As a volunteer HOA board member or homeowner within an association, elections, quorums, secret ballots and things related can be very confusing. They can even be confusing to those trained to work in this industry. If nothing else, you should understand that not all elections are equal.
Let’s look at secret ballots for a moment. According to California Civil Code §5100 (a), notwithstanding any other law or provision of the governing documents, the following issues are those that must be decided by secret ballot:
- Elections regarding assessments legally requiring a vote
- Election and removal of directors
- Amendments to the governing documents
- The grant of exclusive use of common area pursuant to Section §4600
Items falling outside of these categories would not require secret ballots. The mistaken assumption would be that all elections or member votes require a secret ballot. Member surveys are used for many purposes and take on many forms. These would be a great example of a vote that would not require secret ballots.
Now let’s consider the issue of a Quorum. Most elections of directors (HOA board members) do have some sort of quorum requirement that is dictated by the Bylaws. The percentage of votes required to make up a quorum can vary greatly depending on each set of Bylaws. Because some members have only experienced elections for directors, they assume that all elections or member votes require the same quorum and election requirements as their elections for directors. This again is an incorrect assumption. The requirements of the four types of elections above may be and likely are completely different.
For example, the governing documents may require two-thirds of the association’s total membership to vote in favor of an amendment. In this case the idea of a quorum is irrelevant. Amendments to the Bylaws may, and often do, have different requirements than the Covenants, Conditions, and Restrictions (CC&Rs) and a quorum may or may not be one of these requirements. The particular Bylaws will explain the requirements.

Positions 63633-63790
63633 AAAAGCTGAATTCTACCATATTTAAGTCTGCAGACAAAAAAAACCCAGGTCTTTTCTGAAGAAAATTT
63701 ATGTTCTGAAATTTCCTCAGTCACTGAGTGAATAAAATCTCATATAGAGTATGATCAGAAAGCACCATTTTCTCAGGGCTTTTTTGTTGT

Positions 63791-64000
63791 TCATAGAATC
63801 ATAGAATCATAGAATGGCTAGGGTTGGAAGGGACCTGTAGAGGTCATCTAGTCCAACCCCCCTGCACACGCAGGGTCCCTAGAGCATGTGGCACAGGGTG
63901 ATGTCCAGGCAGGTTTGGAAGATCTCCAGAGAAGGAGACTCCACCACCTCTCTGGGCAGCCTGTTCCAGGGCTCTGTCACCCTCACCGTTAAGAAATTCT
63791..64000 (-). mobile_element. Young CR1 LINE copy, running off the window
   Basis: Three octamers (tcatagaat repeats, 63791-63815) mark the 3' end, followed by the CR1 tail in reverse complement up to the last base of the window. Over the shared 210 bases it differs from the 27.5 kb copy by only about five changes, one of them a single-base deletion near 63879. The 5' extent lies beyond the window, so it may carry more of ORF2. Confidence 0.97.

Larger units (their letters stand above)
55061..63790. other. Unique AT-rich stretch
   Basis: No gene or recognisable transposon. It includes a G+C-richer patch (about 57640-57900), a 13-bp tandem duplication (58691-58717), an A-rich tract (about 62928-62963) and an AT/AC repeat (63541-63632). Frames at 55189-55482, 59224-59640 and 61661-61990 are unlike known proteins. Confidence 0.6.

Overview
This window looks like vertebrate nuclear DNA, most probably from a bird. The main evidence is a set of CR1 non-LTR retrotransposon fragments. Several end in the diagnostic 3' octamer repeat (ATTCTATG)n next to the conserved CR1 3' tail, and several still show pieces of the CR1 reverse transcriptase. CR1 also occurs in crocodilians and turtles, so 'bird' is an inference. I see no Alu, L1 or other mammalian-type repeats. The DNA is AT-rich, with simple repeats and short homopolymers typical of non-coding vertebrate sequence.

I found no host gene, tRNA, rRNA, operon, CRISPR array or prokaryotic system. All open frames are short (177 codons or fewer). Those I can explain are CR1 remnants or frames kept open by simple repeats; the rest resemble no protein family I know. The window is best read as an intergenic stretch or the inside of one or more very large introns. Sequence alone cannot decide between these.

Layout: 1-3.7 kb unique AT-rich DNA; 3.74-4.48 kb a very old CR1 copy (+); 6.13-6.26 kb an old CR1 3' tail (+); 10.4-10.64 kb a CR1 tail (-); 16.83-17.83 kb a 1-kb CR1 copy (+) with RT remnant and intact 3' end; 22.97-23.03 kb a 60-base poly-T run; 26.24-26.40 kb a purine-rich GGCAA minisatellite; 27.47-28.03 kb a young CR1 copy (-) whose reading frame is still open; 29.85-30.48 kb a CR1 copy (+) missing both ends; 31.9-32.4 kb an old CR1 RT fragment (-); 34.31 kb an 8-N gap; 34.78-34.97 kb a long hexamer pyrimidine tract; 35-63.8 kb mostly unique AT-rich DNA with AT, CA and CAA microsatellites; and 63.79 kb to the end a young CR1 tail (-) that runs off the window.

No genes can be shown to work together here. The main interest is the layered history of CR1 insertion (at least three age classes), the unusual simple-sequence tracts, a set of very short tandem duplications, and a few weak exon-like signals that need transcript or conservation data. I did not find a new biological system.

Quorum is not a consideration in relation to California Civil Code §4600. In this case, civil code, not the governing documents, dictates the voting requirements to grant exclusive use of common areas. There’s also no quorum consideration in relation to the many types of member surveys that an association may consider.
I want to point out that I’m not trying to frustrate the reader at this point. The purpose is rather to make it clear that not all elections are equal and HOA boards should understand the type of election or ballot being sent and the particular requirements of each. This is just one small example of why it’s important to avoid assumptions, to know your governing documents and the law, and to use your experts/professionals to help you as a Board to conduct your business appropriately.